Can You Get All Amino Acids From Being Vegetarian?

Vegetarians often have lower body weights than non-vegetarians.
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Going vegetarian can help you reap some health benefits, like shedding extra pounds and reducing disease risk. According to a review published in a 2010 edition of “Nutrition in Clinical Practice,” vegetarians often have a lower body mass index, blood cholesterol, blood pressure and rate of death from chronic diseases compared with non-vegetarians. Fortunately, you don't have to eat animal-based foods to get your daily dose of essential amino acids.


Amino acids are often called "building blocks" for protein. Your body needs them daily and uses them to make proteins, which build and maintain things like your blood, skin, organs and muscles. You can obtain amino acids by eating them in foods, but your body can also make certain amino acids. However, “essential” amino aids are labeled as such because you have to get those from your diet.

Complete vs. Incomplete Protein

Eliminating meat doesn't mean you have to sacrifice protein quality. Animal-based proteins and soy proteins are classified as complete proteins because they contain all of the essential amino acids you need on a daily basis. Examples of vegetarian complete protein foods include tofu, soy milk, soy yogurt, quinoa, eggs and low-fat dairy foods. Incomplete proteins contain some – but not all – of the essential amino acids, but when combined with other amino acids can form complete proteins. Examples of incomplete protein foods include legumes, wheat protein, nuts, seeds and peanut butter.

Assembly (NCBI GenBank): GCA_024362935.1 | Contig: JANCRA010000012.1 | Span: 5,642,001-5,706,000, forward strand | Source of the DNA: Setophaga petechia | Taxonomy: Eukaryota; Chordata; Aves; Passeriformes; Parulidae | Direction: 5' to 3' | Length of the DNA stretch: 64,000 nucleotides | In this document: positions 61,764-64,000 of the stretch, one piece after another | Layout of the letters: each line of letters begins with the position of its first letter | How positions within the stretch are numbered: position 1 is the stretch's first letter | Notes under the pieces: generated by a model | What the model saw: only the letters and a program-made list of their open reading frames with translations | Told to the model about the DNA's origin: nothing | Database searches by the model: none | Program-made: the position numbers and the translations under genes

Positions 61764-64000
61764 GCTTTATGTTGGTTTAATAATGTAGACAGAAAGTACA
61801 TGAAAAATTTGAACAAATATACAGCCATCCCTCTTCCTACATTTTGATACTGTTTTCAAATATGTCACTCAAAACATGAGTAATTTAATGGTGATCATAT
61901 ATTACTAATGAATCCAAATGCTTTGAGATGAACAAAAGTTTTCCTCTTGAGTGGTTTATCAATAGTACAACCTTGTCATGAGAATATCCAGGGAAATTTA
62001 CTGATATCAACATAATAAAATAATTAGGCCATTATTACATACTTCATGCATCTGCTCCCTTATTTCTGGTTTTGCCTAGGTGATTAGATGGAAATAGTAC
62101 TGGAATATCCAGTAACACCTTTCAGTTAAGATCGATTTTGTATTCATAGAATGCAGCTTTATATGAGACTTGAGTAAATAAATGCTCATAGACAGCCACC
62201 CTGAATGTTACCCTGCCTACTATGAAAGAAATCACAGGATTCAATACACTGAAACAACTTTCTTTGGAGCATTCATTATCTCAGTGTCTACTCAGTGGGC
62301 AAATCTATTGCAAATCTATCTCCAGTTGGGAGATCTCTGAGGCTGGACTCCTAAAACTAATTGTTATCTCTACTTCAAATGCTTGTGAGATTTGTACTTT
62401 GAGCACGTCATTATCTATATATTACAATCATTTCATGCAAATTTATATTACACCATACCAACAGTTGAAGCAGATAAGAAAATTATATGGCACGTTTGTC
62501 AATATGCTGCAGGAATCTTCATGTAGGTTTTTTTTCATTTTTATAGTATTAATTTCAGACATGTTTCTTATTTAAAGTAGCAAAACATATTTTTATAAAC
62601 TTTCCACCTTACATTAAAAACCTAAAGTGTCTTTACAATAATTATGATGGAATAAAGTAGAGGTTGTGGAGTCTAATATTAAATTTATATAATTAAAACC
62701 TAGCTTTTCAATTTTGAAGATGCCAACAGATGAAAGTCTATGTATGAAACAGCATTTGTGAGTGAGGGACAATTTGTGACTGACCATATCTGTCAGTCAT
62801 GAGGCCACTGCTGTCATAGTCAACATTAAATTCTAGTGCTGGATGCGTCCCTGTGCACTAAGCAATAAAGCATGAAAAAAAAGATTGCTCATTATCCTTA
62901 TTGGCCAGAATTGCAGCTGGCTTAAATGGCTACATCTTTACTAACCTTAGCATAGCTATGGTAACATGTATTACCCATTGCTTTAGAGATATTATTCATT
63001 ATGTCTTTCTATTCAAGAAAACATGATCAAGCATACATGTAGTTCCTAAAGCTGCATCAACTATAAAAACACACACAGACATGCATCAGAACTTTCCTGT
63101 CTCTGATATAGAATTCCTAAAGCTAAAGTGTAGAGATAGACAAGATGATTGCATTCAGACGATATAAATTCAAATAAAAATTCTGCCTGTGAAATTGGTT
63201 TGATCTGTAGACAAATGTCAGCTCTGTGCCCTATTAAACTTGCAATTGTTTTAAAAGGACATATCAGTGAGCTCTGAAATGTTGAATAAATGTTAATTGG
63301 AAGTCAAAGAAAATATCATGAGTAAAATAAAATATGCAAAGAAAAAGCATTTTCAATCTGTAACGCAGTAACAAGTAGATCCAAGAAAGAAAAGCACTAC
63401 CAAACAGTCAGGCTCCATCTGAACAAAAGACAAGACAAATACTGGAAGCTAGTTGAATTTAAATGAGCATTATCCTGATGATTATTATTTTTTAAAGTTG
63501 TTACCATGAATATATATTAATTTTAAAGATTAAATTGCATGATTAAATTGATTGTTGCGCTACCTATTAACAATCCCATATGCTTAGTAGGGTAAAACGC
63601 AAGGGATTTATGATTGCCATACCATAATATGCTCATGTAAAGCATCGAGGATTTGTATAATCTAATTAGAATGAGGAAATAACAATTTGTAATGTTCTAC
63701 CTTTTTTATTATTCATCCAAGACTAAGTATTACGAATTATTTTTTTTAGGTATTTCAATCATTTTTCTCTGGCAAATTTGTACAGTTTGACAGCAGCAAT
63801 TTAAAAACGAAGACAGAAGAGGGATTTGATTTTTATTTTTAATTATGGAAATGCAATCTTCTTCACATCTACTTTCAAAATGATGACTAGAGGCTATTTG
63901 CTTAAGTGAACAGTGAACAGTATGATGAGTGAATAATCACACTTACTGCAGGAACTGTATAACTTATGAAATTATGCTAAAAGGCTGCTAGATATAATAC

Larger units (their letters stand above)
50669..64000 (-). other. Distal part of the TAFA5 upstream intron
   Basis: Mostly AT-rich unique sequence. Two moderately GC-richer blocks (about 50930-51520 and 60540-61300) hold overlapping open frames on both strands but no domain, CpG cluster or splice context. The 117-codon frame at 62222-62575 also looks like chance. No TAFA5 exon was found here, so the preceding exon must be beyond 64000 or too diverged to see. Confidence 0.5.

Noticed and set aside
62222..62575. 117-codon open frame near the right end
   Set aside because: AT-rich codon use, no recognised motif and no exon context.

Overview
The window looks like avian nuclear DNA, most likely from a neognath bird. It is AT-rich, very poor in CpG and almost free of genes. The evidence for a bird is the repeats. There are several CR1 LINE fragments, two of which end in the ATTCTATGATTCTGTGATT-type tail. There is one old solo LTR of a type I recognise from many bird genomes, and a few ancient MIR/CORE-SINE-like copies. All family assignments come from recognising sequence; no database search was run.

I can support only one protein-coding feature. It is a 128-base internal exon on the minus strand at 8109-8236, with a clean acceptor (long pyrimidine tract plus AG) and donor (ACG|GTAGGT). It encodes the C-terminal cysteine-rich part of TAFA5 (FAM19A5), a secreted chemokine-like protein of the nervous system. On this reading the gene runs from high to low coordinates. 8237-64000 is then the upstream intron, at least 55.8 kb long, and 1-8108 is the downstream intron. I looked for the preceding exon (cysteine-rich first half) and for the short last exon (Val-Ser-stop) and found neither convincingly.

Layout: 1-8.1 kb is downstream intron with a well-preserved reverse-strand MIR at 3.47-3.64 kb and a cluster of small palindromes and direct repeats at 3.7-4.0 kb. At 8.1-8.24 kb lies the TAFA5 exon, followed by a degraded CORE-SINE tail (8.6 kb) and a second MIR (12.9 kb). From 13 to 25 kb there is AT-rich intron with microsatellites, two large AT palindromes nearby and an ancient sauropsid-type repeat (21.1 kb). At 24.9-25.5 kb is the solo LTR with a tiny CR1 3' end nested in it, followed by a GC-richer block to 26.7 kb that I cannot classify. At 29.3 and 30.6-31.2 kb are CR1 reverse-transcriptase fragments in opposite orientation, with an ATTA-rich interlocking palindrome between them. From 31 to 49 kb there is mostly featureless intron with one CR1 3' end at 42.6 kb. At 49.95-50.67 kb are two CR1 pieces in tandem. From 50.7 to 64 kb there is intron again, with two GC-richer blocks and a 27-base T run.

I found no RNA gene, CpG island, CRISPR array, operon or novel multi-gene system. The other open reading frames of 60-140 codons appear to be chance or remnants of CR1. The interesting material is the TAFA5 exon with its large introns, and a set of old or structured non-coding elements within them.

Considerations for Vegans

Even if you go vegan – no meat, eggs or dairy foods -- you can still pack your diet with essential amino acids. Pick soy-based proteins or choose a variety of other plant-based proteins, such as brown rice with legumes or peanut butter with whole-grain bread. In fact, you don’t even have to eat all of the essential amino acids at each meal as long as you eat a variety of proteins throughout the day, according to MedlinePlus.

Protein Requirements

If you eat a variety of protein-rich foods throughout the day and meet your daily protein requirements, you’ll likely get all the essential amino acids you need. The Institute of Medicine recommends women eat at least 46 grams of protein each day. If you exercise regularly, you will likely need more, but your body can only use up to 1 gram of protein per pound of body weight each day, according to Brown University.

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